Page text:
Copy of Westmeath independent Article printed on January 30th 2009
Creating history with the Athlone Anglers
Paddy and Julia Conway are a unique married couple. They have been popular in their locality of St Kieran"s Terrace/Abbey Road for over 50 years, and live there happily beside the banks of their beloved River Shannon. Paddy is a superbly fit and healthy 91 years of age this year, and his lovely wife, Julia, is almost 87 years old. This couple live in a mobile home close to the banks of the Shannon, and behind their former home in St Kieran"s Terrace, which now belongs to their youngest daughter, Joan.
Paddy was born in Westport Quay in Co Mayo in 1918, while World War 1 was still in progress, and he began his love of fishing off the seashore there and around Clew Bay, as a young boy. He lived on a large farm there, where his father was the boss, and ran it like it was his own land. Paddy also worked on the farm, alongside his other siblings. However, things took a sad turn for Paddy when his father took ill, leaving a 15-year-old Paddy and his brother Dominic to take the cattle boat to the UK to look for work. It was there that he served his time as a plumber in Blackburn, which is a skill that would lead him to constant work throughout his later life.
Meanwhile Julia had also been born and reared in the west. In her case, she was a native of Oughterard, Co Galway, and she was brought up on the family farm. 'There was great weather that time, and we went to school two and a half miles in our bare feet, and it was a different time to today,' said Julia. 'I wouldn"t count the farm work I did hard, because it was the way I was brought up. We cut our own turf and we milked the cows and brought them all in after school, and we had hens and ducks, but I left it all when I was 14 years old.'At that age, Julia went to work minding young children in Taylors Hill in Galway city for a lady doctor and her husband, who was a solicitor. 'They were lovely people and I met Paddy in the city,' she said.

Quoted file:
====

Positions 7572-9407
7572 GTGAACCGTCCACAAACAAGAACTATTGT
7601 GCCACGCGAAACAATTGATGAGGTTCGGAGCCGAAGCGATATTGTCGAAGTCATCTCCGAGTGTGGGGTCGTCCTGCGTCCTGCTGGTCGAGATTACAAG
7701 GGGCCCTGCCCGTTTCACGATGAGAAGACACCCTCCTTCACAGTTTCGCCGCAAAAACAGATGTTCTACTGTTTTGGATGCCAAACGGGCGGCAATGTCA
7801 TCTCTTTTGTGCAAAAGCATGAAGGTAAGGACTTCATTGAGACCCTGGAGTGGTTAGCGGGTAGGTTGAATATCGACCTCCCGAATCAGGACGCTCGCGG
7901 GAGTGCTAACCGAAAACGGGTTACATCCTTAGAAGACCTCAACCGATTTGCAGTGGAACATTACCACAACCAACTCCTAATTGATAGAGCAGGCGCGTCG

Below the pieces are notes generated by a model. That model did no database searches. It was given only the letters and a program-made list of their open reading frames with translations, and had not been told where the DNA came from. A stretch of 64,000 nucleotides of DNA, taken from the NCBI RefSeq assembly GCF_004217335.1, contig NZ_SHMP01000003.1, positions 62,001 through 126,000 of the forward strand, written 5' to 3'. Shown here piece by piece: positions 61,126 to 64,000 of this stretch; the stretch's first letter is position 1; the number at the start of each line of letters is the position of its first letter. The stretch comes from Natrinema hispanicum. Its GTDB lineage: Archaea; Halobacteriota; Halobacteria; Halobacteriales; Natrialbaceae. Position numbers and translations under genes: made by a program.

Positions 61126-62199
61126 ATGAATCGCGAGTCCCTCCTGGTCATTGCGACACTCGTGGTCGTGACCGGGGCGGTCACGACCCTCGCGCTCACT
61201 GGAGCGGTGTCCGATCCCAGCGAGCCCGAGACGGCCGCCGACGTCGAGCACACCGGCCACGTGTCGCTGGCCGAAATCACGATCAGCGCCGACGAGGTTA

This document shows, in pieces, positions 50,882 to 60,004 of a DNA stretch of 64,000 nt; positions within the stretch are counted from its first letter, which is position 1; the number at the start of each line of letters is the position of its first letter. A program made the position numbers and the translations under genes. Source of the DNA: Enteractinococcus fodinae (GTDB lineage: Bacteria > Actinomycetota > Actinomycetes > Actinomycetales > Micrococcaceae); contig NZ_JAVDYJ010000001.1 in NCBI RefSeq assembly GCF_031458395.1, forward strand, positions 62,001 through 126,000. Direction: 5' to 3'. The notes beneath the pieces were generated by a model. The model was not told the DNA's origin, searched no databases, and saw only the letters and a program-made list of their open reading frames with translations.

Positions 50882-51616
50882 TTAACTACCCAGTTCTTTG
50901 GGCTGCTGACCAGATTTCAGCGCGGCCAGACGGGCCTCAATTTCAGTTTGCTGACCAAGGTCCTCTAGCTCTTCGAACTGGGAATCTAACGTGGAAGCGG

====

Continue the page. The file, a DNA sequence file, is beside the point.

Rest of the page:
At this stage, Paddy had returned to Ireland because World War Two had broken out, and young men were being conscripted in the UK, so Paddy, like many others during the Emergency period joined the army here in Athlone. He worked his way up in the army, to become an NCO instructor in the Command Training Depot in Athlone. For a few months, Paddy was stationed in Renmore Barracks in Galway.Paddy and Julia met in Eyre Square, Galway, one afternoon, when Julia went into town with her friend, who was going out with a soldier. Paddy claims that Julia was going out with another soldier, but he also says that he took her off him! However, he also went to Oughterard to ask Julia"s father for her hand in marriage.
So the West of Ireland couple got married six months after they met, and at the end of the Emergency, Paddy left the army.The couple"s first home in Athlone was a bedroom in a house in Glenavon Terrace, where they proudly say that they had a tea chest for a table, and used to fry a pan over an open fire. They next got a small house in Gallows Hill, and then they moved to Lakeview Terrace, and then to Assumption Road, which brought them nearer to the River Shannon, which became a major part of the Conway"s family life.Paddy and Julia crossed the road to St Kieran"s Terrace to set up their permanent family home, where they raised ten children, and also sadly lost a son, Joe.